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Friday, November 28, 2014


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Business, politics often intersect






Singh

Singh

I always have found the intersection between business and politics fascinating. Most people don’t. Most people think of this link as an unhealthy combination of greed and political self-interest. They assume nothing meaningful can be learned from examining such a relationship.

I can see where this argument comes from. There is merit in calling out corruption between businesses and government officials, especially when we can least afford it. We want our kids to know no one in society should be above the law, however powerful and well-connected.

But in my view, it is a mistake to paint the entire business community as a simplistic symbol of what is wrong in the world. I watch markets and politicians very closely, probably more than I should. And I can’t help but notice that commentary on the business community has missed a major trend: They’re grappling with many of the same cultural and political debates the rest of American society is engaged in.

To begin, it is not just academia or the general public that has called for reevaluating key elements of our economic system. There is growing recognition on the part of business leaders that the economic models used by economists and politicians have been incomplete. These models have viewed people as not human; they see us as robots only concerned with utility maximizing activity, detached from all the world’s independent variables.

People from many walks of life agree that in the absence a vision for the country, political virtue or functioning governing institutions, people won’t save and spend the way an economic textbook says they will. The same volatile and uncertain political environment that keeps employers from hiring and investing is the same one that discourages employees from consuming goods and services.

It’s not a partisan issue; it’s a process of reforming our economic institutions that political strategists as well as business minds have failed to fully explain and complete for many years. In light of our recent economic difficulties, many people coming from different occupational and political backgrounds are backing the idea that economic models used for the future will have to be more inclusive of different factors.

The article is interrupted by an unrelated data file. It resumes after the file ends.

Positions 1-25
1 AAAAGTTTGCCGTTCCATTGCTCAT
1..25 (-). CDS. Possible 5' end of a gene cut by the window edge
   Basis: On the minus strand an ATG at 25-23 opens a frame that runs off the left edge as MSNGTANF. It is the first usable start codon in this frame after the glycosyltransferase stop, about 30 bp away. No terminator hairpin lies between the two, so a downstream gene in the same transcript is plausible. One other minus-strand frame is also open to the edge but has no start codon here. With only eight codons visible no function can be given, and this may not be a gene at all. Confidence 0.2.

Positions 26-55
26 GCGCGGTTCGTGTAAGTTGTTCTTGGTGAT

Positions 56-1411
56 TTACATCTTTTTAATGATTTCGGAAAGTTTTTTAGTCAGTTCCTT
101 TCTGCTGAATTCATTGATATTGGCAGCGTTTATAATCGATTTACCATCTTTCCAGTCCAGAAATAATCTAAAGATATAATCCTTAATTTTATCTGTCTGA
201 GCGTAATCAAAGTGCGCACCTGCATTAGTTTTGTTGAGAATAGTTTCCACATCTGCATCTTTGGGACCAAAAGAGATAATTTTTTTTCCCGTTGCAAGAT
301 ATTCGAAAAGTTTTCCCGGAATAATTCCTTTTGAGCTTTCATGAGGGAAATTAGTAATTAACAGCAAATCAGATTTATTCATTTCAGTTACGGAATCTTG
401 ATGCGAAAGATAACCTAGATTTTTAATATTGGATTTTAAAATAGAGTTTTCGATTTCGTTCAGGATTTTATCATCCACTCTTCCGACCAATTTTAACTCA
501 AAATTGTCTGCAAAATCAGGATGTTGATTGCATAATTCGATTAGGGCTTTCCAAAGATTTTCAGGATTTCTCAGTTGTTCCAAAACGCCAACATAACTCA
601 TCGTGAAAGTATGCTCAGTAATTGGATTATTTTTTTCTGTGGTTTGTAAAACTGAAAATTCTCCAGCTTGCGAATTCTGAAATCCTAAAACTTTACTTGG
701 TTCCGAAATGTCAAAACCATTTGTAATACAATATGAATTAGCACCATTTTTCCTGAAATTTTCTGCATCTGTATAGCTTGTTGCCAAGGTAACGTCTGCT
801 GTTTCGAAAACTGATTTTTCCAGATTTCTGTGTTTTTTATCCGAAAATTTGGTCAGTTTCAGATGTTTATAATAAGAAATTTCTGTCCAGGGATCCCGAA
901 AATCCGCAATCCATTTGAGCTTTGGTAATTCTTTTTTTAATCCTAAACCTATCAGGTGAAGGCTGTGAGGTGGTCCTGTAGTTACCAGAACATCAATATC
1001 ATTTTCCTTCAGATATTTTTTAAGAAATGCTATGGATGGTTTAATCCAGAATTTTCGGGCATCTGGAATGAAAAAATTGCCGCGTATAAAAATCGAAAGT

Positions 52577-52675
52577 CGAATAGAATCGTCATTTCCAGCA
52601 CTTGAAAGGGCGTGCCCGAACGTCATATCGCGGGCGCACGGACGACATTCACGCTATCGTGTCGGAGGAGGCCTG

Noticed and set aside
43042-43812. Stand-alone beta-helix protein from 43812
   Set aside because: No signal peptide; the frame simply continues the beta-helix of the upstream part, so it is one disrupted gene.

Also, as surprising as you might find it, the debate over the size and scope of government is just as alive and diverse on Wall Street as it is on Capitol Hill. Just as in politics, there are outspoken voices across the political spectrum. Rick Santelli, an on-air editor for the CNBC, has been an outspoken opponent of the amount of debt the Obama Administration has taken on. On the other side of the ledger, Google Chairman Eric Schmidt has called cutting government spending too quickly in a stagnated economy “ludicrous.”

Although it is no secret that many in the business community have been offended by President Barack Obama’s rhetoric toward them, there is a sizable proportion of them unimpressed by Congressional Republicans as well.

The diversity of thought also goes beyond traditional debates the country always has grappled with. The most important unanswered questions of my generation — whether our government is broken and if our country is in decline – are discussed by executives and bankers with their foreign business partners. Jillian Tett, U.S. managing editor of the Financial Times, has been on record saying that foreign bankers have been astounded by American politicians in the recent debt ceiling debate.

What’s most fascinating in my daily observation of the business community is that so many of them feel disconnected from Washington, D.C., in a manner not terribly different than many of us. Howard Shultz, CEO of Starbucks, is a great example how citizens can make progress for the country independent of their government. Wanting to send a message of discontent to politicians, he got 100 powerful CEOs to pledge to suspend campaign contributions until a long-term deficit deal is agreed to.

Frustrated with gridlock and inaction in the nation’s capitol, he has taken the lead in investing in job growth at home. He recently announced the Create Jobs For USA program, which uses Starbucks stores to give micro-loans to American small businesses. And on many occasions, he has called on corporations to work closely with local governments to train workers for the high-skills jobs of the future.

Considering all of this, I think it is wrong to assume that everything that goes on in the business community is detached from everything else that goes on in our country. The news media, the Occupy Wall Street movement and the Tea Party all seem to claim this. I understand the scandals of politicians linked with corporate money make all of us angry.

But I think looking at the dynamics playing in the business community shows they are concerned with many of the same things the rest of the country is concerned with.

Ameek Singh is a State News guest columnist and international relations and political theory and constitutional democracy senior. Reach him at sodhiame@msu.edu.


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